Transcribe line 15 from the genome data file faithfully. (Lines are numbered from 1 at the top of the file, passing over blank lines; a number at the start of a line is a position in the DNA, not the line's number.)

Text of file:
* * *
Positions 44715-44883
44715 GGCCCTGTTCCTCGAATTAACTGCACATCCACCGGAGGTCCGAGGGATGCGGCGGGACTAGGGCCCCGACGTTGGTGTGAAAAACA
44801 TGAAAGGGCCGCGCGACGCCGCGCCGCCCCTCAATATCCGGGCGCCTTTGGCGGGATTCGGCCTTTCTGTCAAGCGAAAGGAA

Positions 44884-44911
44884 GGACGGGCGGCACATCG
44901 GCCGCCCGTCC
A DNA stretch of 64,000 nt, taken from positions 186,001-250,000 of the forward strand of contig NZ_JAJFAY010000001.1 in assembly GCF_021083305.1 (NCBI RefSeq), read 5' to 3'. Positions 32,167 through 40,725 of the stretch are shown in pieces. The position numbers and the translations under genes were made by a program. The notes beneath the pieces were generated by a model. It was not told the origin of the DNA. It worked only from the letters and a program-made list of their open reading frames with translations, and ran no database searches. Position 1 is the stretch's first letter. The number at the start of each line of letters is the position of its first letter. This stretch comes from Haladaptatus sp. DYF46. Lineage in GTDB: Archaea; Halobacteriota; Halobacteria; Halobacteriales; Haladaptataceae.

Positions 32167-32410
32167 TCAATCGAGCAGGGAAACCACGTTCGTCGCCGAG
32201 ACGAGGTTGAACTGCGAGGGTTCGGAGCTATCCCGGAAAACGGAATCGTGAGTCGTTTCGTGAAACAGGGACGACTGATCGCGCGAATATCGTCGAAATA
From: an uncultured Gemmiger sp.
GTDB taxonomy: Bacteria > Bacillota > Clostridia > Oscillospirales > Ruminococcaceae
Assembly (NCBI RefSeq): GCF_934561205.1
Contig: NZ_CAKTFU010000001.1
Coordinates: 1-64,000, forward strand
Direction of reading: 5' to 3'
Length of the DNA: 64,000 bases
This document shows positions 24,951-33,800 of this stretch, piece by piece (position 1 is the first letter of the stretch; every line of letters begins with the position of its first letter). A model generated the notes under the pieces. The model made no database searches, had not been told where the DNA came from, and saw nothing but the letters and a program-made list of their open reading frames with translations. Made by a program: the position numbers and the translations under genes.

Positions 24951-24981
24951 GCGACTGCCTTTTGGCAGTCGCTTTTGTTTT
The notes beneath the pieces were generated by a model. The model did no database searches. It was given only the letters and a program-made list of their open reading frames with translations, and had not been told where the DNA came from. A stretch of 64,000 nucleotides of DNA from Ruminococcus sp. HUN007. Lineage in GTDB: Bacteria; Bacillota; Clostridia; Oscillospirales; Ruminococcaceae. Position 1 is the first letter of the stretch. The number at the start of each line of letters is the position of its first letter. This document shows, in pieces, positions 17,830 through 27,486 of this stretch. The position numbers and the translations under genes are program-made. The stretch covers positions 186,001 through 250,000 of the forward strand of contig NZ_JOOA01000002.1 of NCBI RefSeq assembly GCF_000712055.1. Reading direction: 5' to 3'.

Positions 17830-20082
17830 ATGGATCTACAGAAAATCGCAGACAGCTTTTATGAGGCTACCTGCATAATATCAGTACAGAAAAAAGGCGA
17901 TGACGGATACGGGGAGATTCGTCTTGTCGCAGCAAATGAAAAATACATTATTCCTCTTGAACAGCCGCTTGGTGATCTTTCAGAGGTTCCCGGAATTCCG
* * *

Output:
Coordinates: 1-64,000, forward strand